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Today In Labor History: August 15, 1914, The Panama Canal Opens
From a labor perspective, this story is horrifying.
On August 15, 1914, the Panama Canal opened, completing one of the great engineering projects of the time, one that recreated racialized labor norms of the United States in Panama while also demonstrating how sanitary reforms could save workers lives. It also served to connect the imperial empire of labor the United States was building around the world.
Much of the story about the Panama Canal is well-known, including how Theodore Roosevelt worked with the French company that had originally hoped to build a canal to hew Panama off of an uncooperative Colombia in order to acquire the canal rights, a classic act of imperialism in now two nations that would long bear the brunt of American interventionism. To some degree, the brutality of the building of the Canal is known as well, and this post will expand some of your knowledge on these points.
The first real transportation labor in what would become the Panama Canal took place in the 1850s, when Chinese and African laborers died by the thousands building railroads in the area that later became the Canal. The French were heavily involved in these early projects, as they would be in the first attempt to build a canal that would connect the Atlantic and Pacific in the 1880s. The French particularly targeted the impoverished island of Jamaica for the workers on this project, running advertisements showing Jamaicans returning from Panama with great riches. This was an effective advertising scheme but certainly didn’t represent reality. Approximately 20,000 workers, mostly Jamaicans, would die in the first effort to build a canal. Most of these workers died from disease, as the canal was built upon tropical swamps rife with mosquitoes and with enormous rates of malaria and yellow fever. Hygiene was horrible and significantly contributed to the death rate. The West Indians only earned 10 cents an hour and less than 20 percent of those who lived lasted more than a year on the job. Ultimately, the first effort to build the canal would fail in the face of the engineering problem and deaths, but with such great poverty throughout the Caribbean Basin, it wasn’t because the French couldn’t find workers.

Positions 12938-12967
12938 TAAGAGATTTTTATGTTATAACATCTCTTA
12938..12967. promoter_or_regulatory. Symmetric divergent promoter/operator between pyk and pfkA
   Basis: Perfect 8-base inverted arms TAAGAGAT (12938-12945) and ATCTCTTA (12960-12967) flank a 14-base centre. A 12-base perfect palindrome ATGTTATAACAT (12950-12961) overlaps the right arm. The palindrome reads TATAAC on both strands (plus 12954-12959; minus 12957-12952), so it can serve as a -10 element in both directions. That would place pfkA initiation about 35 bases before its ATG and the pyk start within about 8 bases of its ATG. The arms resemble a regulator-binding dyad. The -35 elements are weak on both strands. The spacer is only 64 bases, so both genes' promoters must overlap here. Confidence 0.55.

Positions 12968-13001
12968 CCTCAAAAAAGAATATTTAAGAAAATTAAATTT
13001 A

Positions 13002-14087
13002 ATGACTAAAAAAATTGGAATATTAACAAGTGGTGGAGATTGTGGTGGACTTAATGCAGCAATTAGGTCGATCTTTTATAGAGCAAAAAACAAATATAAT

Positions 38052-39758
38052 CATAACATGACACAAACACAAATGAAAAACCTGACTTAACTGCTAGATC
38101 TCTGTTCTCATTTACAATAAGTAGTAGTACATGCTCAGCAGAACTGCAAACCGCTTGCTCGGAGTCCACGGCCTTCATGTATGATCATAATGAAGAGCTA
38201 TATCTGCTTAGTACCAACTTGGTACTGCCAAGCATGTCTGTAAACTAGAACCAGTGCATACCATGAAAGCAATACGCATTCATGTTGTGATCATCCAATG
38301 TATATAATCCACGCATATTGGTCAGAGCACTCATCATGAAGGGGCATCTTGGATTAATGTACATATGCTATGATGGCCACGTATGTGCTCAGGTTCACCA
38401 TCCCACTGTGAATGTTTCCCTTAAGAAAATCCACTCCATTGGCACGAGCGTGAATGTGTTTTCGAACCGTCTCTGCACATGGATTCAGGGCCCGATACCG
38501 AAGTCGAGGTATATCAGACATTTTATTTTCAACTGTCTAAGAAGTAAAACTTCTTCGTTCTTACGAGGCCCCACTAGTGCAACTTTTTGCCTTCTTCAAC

When Roosevelt stole Panama from Colombia in 1903, he did so determined that a canal succeed, and wanted to learn from the French mistakes. Once again, for the workforce they turned to West Indians. The Jamaicans remembered what had happened twenty years prior and largely refused to go, so the U.S. targeted Barbados, whose citizens would make up nearly half the total workers who labored on the Canal during its construction. To say the least, the natural conditions that had plagued workers in the 1880s hadn’t changed. Poisonous snakes were rampant. The rainy season created six months of mud. The housing was the falling-apart workers’ housing the French had built. The hygiene was still terrible. In 1906, 80 percent of the Panama Canal labor force was hospitalized for malaria. By this time, doctors had learned more about tropical disease, but continued to believe people of African descent were uniquely capable of resisting it, and so applied none of the new medicine to protect these workers.